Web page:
In that year, the three individuals who are most closely identified with Americana book collecting in the nineteenth century - John Carter Brown, James Lenox, and George Brinley
- began to seriously develop their collections.
approach to collecting was much more in the tradition of the great accumulators like Wallcut and Thomas.
During the Civil War, when prices for scrap paper reached unprecedented heights, Brinley
made arrangements with Hartford paper dealers to allow him to review mounds of scrap paper about to be pulped.
Here is literally a vision of the collector snatching material from the jaws of destruction; family legend has it that Brinley hauled an Eliot Bible from one of the piles.
As time went by, Brinley
dealt with Stevens more frequently, and by the Civil War had become his best customer.
continued buying American imprints at a brisk pace until his
death in 1875.
sale catalogue, one lot contained two imperfect copies of Increase Mather's Wo to Drunkards with a note to the effect that the fragments and a little facsimile work would make the pieces into one nice copy.
Francis Bedford wrote to Brinley at one point, 'I cannot but confess that the more I practice upon these early American printed books, the more I am compelled to consider their dilapidated state and condition.
will called for his
books to be sold at auction, and the cataloguing was entrusted to his
friend J. Hammond Trumbull, librarian of the Watkinson Library of Hartford
Trumbull had few useful reference tools at his
disposal for early imprints.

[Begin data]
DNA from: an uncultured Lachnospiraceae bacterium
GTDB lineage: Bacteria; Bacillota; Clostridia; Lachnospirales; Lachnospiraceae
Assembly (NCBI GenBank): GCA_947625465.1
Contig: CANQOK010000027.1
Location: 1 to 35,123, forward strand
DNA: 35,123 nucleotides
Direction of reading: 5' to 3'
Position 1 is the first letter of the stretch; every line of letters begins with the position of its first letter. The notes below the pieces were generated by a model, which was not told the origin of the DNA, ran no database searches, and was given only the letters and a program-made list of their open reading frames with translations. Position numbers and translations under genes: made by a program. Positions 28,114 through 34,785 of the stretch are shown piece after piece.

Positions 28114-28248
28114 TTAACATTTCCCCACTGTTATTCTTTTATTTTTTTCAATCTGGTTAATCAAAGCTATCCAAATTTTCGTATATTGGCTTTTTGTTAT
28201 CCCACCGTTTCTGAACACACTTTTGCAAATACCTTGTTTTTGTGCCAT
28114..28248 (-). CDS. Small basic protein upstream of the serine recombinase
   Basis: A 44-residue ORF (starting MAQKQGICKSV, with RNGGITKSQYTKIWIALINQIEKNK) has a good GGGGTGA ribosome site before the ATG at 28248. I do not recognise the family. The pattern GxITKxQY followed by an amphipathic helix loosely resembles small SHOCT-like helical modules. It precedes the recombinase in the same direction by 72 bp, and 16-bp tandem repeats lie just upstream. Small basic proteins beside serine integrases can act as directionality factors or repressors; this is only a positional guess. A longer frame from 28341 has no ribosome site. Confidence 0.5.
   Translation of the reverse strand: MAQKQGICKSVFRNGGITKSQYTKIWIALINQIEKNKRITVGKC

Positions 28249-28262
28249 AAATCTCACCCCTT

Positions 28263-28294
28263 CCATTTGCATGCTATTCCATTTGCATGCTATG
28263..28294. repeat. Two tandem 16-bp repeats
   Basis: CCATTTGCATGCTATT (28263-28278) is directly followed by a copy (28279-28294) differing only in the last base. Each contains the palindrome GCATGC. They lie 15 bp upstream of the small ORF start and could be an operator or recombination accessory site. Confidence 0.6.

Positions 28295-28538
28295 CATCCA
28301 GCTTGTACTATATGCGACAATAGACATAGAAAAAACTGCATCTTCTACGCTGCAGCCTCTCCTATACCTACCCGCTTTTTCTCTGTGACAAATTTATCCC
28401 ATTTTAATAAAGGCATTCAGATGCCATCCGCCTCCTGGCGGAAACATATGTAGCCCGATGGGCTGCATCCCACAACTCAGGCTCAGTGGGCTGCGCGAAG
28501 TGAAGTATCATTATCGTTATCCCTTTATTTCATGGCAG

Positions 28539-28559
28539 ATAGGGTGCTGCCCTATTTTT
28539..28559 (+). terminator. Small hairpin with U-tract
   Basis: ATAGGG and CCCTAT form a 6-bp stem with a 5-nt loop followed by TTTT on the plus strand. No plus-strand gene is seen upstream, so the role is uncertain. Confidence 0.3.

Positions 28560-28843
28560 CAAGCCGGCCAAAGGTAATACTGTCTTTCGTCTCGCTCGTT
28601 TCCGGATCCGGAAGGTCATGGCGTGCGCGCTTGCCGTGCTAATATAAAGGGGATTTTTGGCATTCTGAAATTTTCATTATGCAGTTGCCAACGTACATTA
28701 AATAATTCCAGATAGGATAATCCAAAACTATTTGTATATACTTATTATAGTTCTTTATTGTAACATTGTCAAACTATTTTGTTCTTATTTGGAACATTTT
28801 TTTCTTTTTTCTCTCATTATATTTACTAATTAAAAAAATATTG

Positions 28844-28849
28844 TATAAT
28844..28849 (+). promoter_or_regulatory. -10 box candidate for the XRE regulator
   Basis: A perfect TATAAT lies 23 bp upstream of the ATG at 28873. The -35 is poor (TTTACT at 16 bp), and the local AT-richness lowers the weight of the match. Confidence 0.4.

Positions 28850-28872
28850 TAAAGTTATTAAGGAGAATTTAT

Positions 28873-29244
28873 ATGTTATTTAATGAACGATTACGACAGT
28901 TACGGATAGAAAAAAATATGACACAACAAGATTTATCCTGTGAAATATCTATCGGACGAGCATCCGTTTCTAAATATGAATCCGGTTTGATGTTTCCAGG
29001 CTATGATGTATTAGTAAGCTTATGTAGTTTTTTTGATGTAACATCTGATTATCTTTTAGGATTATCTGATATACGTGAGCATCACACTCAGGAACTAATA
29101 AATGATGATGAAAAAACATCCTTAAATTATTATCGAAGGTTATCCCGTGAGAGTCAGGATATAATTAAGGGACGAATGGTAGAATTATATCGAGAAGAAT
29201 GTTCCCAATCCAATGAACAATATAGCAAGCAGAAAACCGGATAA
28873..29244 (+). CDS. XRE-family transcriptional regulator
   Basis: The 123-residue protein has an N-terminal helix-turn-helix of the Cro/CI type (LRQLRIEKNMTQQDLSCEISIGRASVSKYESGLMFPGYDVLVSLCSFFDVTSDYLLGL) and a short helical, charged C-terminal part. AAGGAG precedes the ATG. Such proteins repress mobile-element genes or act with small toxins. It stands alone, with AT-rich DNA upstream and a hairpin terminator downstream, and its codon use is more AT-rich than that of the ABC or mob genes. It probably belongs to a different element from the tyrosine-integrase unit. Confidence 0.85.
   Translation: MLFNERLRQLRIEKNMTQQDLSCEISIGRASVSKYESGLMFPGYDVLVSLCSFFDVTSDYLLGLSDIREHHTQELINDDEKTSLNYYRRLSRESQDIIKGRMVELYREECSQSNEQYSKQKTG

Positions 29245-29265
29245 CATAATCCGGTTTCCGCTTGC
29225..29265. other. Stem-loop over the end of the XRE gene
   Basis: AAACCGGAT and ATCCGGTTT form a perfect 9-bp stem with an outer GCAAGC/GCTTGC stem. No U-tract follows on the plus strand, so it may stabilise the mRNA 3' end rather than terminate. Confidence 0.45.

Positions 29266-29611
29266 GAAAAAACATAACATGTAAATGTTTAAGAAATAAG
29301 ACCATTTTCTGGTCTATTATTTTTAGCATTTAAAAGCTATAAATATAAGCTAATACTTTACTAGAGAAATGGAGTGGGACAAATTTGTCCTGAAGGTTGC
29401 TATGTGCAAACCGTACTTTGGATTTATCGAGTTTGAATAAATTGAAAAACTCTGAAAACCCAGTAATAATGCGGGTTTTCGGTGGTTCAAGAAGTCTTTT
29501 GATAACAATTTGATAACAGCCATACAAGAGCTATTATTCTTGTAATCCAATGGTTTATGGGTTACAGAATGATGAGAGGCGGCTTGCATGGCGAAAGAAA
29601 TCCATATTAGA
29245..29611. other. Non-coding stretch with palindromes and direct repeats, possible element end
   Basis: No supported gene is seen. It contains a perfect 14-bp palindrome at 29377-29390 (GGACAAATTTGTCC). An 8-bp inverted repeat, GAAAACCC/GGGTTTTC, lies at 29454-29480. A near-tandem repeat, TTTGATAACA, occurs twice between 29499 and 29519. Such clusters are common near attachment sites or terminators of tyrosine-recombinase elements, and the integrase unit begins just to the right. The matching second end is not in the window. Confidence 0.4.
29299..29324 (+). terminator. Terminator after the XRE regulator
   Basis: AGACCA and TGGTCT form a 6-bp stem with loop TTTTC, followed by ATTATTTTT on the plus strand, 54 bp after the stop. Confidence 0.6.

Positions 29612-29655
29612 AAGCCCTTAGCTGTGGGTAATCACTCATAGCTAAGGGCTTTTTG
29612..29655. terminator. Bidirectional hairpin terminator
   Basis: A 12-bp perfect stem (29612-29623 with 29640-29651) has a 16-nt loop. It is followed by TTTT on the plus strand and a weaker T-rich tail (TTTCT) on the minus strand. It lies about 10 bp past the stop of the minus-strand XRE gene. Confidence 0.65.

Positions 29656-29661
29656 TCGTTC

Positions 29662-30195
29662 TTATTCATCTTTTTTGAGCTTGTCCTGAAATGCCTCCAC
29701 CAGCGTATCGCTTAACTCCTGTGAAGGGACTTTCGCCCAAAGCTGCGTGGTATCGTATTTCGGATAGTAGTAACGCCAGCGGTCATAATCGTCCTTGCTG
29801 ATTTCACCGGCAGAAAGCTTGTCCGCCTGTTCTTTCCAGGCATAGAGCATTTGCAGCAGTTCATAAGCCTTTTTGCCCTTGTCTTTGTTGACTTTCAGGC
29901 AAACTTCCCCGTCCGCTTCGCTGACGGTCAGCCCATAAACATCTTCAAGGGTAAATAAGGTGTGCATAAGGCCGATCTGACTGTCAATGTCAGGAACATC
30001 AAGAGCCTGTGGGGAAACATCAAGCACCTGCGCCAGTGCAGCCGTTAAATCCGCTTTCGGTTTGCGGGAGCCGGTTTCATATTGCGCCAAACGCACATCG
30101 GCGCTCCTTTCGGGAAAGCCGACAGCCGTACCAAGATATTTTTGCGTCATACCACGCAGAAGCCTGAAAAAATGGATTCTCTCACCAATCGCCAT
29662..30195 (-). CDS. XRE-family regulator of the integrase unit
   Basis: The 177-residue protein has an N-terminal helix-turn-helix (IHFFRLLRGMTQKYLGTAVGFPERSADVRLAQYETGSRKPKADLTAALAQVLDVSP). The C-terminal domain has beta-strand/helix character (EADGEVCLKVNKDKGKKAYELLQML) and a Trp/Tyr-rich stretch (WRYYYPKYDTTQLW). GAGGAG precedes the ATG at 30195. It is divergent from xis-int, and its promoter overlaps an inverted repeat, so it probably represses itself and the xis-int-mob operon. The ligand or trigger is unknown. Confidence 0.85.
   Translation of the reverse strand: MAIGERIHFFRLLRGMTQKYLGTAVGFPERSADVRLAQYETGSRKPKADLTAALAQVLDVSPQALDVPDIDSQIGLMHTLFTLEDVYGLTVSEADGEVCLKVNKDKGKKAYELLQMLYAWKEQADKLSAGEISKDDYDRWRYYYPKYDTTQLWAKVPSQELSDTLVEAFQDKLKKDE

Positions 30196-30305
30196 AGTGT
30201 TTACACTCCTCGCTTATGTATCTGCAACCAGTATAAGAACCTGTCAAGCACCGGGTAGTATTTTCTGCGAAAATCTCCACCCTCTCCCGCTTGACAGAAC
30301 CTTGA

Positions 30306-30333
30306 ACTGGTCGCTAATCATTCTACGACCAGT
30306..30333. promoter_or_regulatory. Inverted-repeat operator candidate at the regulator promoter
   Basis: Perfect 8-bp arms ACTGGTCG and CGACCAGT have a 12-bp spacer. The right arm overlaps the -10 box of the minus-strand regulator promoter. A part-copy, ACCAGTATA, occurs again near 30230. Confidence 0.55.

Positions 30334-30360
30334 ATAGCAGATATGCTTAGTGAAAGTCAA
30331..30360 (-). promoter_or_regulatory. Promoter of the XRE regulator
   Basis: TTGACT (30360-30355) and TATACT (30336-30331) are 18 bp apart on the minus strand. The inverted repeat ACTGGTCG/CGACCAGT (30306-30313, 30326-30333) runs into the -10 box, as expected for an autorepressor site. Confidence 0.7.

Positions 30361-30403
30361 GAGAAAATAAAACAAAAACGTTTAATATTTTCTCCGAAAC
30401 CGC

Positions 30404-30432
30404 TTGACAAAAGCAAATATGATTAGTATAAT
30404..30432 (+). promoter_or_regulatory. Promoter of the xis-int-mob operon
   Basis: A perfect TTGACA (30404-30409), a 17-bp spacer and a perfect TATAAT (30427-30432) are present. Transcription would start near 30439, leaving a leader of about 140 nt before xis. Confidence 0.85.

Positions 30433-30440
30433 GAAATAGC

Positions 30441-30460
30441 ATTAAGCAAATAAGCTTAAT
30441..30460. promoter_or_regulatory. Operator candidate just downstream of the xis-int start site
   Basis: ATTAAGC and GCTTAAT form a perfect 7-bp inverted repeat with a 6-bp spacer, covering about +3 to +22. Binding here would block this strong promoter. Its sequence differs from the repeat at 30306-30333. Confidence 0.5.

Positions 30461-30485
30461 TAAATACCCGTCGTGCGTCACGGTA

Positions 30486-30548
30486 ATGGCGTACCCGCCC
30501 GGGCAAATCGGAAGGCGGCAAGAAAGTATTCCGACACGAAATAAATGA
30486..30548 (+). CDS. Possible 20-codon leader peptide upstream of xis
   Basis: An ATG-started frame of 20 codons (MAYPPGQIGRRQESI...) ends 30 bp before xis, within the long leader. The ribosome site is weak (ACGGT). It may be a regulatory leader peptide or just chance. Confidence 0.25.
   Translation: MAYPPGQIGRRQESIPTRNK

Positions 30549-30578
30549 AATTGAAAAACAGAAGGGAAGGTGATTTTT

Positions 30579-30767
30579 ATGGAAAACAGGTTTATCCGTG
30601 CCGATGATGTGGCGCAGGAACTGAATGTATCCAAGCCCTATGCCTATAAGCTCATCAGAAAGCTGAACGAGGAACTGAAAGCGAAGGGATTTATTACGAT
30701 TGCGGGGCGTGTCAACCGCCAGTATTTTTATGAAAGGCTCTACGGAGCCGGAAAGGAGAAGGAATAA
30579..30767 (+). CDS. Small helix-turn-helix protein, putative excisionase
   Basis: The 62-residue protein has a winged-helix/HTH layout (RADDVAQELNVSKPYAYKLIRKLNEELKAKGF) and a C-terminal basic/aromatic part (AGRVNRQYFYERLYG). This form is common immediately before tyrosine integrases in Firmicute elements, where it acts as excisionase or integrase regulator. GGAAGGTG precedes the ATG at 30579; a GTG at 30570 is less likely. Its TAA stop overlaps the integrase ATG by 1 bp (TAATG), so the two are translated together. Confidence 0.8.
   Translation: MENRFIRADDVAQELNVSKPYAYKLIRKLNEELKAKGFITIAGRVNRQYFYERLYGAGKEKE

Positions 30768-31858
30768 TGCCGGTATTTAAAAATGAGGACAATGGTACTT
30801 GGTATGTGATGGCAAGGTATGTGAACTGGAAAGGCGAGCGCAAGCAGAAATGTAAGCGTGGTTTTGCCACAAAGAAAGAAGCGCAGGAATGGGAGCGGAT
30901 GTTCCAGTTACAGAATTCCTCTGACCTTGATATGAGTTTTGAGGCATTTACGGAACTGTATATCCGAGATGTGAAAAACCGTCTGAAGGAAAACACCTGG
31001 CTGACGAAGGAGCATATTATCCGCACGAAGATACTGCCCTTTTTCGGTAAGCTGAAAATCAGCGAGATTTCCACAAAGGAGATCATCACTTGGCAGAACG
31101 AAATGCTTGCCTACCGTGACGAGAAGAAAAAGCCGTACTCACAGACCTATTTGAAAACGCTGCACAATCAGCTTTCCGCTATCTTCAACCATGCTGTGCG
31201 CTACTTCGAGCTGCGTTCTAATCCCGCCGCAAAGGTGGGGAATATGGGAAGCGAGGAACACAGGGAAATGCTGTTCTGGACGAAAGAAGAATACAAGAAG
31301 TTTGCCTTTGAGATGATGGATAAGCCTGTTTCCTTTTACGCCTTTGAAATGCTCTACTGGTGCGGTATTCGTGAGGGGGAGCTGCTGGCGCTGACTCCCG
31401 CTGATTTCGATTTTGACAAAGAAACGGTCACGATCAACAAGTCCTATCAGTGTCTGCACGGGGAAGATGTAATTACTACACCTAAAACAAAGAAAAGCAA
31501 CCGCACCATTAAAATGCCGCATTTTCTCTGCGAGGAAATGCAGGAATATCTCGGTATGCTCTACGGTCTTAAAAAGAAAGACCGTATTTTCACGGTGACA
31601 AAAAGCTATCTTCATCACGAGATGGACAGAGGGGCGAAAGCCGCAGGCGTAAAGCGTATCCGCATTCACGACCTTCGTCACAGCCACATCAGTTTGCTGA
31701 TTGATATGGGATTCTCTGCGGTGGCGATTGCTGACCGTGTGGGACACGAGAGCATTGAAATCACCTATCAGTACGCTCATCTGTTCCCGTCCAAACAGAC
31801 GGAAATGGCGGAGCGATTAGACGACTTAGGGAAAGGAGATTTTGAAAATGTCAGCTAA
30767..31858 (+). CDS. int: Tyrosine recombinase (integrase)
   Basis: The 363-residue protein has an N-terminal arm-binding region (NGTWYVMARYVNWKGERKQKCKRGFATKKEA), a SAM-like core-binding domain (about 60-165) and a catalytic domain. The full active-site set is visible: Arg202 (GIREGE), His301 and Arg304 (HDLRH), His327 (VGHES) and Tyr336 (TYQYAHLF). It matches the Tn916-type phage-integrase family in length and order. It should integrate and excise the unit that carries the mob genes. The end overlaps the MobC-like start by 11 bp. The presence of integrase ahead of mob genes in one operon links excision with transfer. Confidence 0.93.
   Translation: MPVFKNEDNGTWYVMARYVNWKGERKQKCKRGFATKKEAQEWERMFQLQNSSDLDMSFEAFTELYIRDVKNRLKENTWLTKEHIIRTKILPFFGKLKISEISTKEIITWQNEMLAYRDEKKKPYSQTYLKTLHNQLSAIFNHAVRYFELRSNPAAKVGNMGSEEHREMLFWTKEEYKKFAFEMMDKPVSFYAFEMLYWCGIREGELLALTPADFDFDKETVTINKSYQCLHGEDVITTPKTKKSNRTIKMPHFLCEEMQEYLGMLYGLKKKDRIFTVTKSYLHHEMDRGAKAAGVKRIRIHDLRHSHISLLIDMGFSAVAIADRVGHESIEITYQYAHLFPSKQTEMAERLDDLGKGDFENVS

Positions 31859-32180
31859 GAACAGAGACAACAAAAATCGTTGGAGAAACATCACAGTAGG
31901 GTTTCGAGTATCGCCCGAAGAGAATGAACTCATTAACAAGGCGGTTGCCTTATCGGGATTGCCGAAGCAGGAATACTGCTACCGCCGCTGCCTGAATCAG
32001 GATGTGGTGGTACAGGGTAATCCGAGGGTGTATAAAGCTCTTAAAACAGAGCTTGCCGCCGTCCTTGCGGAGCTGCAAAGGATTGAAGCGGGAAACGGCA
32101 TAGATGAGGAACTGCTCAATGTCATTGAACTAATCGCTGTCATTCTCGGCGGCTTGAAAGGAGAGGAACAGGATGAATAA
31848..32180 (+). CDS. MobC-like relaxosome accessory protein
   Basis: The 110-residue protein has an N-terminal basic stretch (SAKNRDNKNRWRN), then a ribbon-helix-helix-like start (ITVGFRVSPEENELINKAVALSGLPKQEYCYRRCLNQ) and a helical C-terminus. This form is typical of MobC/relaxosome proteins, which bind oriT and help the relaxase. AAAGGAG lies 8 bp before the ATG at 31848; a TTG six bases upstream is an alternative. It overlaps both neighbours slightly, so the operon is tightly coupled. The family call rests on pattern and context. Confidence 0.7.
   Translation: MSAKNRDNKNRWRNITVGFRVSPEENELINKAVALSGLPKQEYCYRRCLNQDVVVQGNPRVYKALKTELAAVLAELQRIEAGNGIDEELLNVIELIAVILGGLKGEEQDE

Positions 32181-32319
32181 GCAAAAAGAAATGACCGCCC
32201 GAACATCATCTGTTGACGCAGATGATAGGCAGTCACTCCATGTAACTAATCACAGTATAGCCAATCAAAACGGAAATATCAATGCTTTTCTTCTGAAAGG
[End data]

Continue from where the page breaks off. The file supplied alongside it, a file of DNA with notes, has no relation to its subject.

amassed the largest private collection of pre-1740 imprints ever assembled, and over a century later only a few institutions now rival his
In fact, a significant percentage of items for this period now extant came from the Brinley collection.
Virtually all of these have now passed into institutions, either at the sale itself or through the hands of other collectors before World War II.
The Brinley sale represented a significant shift, both in the nature of the buyers and in the emphasis on early imprints.
For the first time in an American book sale, institutional buyers dominated, aided by gifts of money left in Brinley's
will that were to be spent at the sale.
Other major buyers like Lenox or the Brown family created institutions within the next few decades.
Although there were other important private buyers approximately contemporary with Brinley
, by the early twentieth century the major holdings of early imprints and the leading purchasers were institutions.
In recent years, only one very extensive collection of early imprints has been privately formed.
35-67; Marcus A. McCorison, 'George Brinley
, Americanist,' Gazette of the Grolier Club
, n.s., 32 (1980): 4-23; William S. Reese, 'George Brinley and His Library
,' Gazette of the Grolier Club
, n.s., 32 (1980): 24-39; and Henry Stevens, Recollections of Mr. James Lenox and the Formation of His Library
, rev. ed. (New York, 1951), pp.
48See McCorison, 'George Brinley
, Americanist' for an account of Brinley
and the institutions.